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Famous shredded Banksy work to be auctioned

The value of the artwork has now quadrupled with an estimated selling price of £4-6m

By Hollie Geraghty

Banksy's shredded girl with a balloon (Picture: Press)

Three years after Banksy’s famous image of a girl with a balloon was shredded during a live auction, the now legendary piece is set to go under the hammer.

The original work, formerly called ‘Girl With Balloon’ and now renamed ​​’Love is in the Bin’ will be auctioned at Sotheby’s Contemporary Art Evening Auction today (October 14).

The piece originally sold for $1.4m, before seconds later being fed through a shredder that was built into the frame.

The artwork only passed halfway through the shredder before it jammed, leaving the frills of the semi-destroyed art piece hanging below the frame.

Banksy wrote in a 2018 Instagram post at the time of the sale: “Some people think it didn’t really shred. It did. Some people think the auction house was in on it, they weren’t.”

The value of the piece has now quadrupled, with an estimated selling price of £4-6m.

In an Instagram post shared at the time in 2018, the anonymous British artist wrote: “Some people think it didn’t really shred. It did. Some people think the auction house was in on it, they weren’t.”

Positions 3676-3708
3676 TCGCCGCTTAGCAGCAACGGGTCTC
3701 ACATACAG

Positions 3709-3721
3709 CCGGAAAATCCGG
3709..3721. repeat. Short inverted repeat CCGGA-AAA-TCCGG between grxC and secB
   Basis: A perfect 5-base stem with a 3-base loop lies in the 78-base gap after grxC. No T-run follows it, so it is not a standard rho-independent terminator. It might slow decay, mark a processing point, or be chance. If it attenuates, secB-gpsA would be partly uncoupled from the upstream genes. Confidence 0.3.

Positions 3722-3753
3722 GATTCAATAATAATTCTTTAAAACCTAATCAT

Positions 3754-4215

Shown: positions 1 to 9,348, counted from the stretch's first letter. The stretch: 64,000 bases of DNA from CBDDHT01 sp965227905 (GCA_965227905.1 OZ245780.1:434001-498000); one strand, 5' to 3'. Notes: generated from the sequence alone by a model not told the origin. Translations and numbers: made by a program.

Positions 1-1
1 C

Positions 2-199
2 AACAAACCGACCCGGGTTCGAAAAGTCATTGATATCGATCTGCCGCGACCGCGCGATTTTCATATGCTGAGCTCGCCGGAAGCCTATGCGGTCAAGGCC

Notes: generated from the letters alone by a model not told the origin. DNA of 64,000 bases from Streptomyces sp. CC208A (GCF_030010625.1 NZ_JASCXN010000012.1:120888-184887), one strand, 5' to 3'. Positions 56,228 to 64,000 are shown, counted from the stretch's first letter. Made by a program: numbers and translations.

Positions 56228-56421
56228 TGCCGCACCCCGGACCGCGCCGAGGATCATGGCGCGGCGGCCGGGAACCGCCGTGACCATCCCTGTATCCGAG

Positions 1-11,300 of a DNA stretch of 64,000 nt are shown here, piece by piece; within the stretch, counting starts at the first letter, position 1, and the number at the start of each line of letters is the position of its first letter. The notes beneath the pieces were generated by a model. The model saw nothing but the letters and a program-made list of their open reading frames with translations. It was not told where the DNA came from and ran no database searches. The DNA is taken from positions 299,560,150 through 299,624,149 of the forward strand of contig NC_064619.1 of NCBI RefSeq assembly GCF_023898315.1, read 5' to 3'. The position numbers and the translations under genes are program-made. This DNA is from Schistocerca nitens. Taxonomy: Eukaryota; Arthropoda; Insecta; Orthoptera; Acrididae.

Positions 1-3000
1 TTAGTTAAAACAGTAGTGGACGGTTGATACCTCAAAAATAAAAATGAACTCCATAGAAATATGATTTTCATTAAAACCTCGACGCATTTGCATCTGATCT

The video of the stunt went viral, where gasps and shock were witnessed in the auction room. But in a video shared to YouTube, the celebrated artist claimed he had intended for the whole painting to be destroyed.

Oliver Barker, Auctioneer and Chairman of Sotheby’s Europe, said in a press release: “Auctions are live theatre, and as with any live production we need to prepare for all eventualities, but we were Banskyed, and you can never prepare yourself for that. 

“Banksy is the ultimate art world outlaw, and in one exhilarating and shocking moment, Sotheby’s became the unwitting stage for his audacious piece of #loveisinthebin performance art. We are looking forward to welcoming Love is in the Bin back to the very rooms where it was created this autumn!”

Most recently, Stockport residents questioned if a new Banksy had been painted on the side of a pub in Heaton Mersey.

The painting on the side of The Griffin Hotel depicts a young boy in black and white, who is flying a yellow kite with a sad acid house style face.

However, it later transpired that the mural was actually the work of Salford artist Mr Eggs.

Bansky also recently claimed ownership of the series, titled ‘A Great British Spraycation’.

Other works appeared in East Anglian towns like Great Yarmouth, Oulton Broad, Lowestoft, Gorleston-on-Sea, Cromer and King’s Lynn.